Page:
1) A Black female athlete performs well and dominates opponents,

2) During the course of competition she acts outside prescribed gender norms (i.e., looks like a man, yells and argues with a referee),

3) Subsequently she is grilled and sanctioned by the public and the media,

4) Therefore she has to recover by performing versions of the female athlete apologetic by literally apologizing like S. Williams, and/or highlighting heterosexy femininity on the cover of  magazines. I’m talking about first, Caster Semenya and now Serena Williams (see picture here).

Underlying sport media portrayals of highly talented Black female athletes are racism and sexism. I suppose my blog title should really read…A Pattern Has REemerged.

NOTE: If you want to see the making of The Body Issue and gain insight to the ‘issue’ (and see a whole lot naked) click here.





Brains & Beauty: The Dallas Cowboys Cheerleaders

28 09 2009

dallas_cowboys_diamondBlog reader S.C. sent me a story about the Dallas Cowboy Cheerleaders (DCC’s). Evidently the DCC’s have to take and pass a 100-question test in order be on the squad. Questions include “everything from the governor of Texas to a country that borders Iraq.” Rick Reilly, the author of the story for ESPN.com, poses a great critical question: If the Cowboys football players had to take the same quiz to make the team, how many would pass? To see some of the questions, which have nothing to do with football, see Reilly’s piece. After reading the GQ story on brain trauma of NFL players, it might be less likely that players would fare well on the exam.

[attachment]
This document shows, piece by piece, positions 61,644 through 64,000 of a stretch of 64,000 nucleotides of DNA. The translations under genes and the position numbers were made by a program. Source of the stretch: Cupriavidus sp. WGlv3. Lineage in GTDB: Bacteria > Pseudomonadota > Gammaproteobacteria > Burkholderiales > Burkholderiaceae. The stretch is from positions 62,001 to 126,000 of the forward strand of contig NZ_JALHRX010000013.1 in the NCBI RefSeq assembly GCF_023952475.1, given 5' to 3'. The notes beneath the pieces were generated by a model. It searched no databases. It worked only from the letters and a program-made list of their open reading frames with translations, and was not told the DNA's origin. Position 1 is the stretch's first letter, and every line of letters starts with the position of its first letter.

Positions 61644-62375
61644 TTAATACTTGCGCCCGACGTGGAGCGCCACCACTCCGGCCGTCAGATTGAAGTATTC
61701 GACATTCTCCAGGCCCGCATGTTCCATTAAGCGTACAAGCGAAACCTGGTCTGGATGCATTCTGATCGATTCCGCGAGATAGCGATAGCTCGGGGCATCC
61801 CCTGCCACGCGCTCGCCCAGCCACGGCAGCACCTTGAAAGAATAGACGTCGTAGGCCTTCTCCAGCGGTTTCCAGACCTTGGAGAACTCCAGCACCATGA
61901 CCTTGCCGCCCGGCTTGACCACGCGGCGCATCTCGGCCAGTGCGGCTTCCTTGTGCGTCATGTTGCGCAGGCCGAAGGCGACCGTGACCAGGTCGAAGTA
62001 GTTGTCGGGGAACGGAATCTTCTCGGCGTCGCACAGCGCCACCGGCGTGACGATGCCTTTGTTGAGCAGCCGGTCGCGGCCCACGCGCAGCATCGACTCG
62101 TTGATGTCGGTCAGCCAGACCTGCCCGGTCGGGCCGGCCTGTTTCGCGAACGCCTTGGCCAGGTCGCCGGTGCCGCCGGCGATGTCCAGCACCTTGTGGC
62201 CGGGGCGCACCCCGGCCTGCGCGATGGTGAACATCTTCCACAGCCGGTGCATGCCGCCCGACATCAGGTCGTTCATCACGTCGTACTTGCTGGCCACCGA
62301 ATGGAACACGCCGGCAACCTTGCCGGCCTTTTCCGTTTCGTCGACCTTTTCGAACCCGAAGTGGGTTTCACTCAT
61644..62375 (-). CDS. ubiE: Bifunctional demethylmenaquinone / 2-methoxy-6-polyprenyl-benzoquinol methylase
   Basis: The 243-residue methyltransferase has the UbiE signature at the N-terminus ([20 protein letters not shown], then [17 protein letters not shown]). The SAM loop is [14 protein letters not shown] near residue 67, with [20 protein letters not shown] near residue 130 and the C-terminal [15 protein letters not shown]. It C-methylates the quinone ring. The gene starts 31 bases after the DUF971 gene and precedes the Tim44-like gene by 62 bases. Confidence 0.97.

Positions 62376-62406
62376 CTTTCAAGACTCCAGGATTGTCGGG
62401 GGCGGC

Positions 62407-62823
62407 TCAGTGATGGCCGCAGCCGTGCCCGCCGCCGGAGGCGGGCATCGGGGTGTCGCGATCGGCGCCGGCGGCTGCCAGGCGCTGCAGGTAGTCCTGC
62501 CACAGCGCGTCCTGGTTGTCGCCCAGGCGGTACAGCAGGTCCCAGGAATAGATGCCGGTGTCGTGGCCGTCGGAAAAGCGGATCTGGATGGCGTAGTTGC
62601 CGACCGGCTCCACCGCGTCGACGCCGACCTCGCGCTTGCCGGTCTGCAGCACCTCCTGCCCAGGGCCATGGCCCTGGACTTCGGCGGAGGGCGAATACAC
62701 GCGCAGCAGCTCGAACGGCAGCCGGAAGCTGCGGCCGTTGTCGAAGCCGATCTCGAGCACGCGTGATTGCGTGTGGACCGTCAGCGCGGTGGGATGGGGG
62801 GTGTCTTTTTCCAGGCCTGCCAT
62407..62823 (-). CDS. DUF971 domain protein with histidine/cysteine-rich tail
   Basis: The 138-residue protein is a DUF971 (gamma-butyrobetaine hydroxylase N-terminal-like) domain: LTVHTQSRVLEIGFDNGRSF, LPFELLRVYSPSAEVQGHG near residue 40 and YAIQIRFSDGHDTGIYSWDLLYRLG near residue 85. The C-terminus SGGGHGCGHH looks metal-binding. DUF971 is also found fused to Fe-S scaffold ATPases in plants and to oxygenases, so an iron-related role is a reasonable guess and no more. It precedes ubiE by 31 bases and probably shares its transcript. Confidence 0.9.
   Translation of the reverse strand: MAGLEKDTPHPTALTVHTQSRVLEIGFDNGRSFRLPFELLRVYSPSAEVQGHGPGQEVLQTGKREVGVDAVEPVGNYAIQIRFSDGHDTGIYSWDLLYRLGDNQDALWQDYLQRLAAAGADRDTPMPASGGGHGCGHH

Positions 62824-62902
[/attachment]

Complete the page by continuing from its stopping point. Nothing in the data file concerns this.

Kelli Finglass, the DCC Leader says, “We want our cheerleaders to be knowledgeable and well-spoken in interviews…If they’re not, it’s a deal breaker.” To follow Reilly’s line: Is a non-literate or ill-spoken football player a “deal breaker” for the Cowboys? Who is more likely to be in the media spotlight and give interviews on national television (or any television for that matter!), cheerleaders or football players?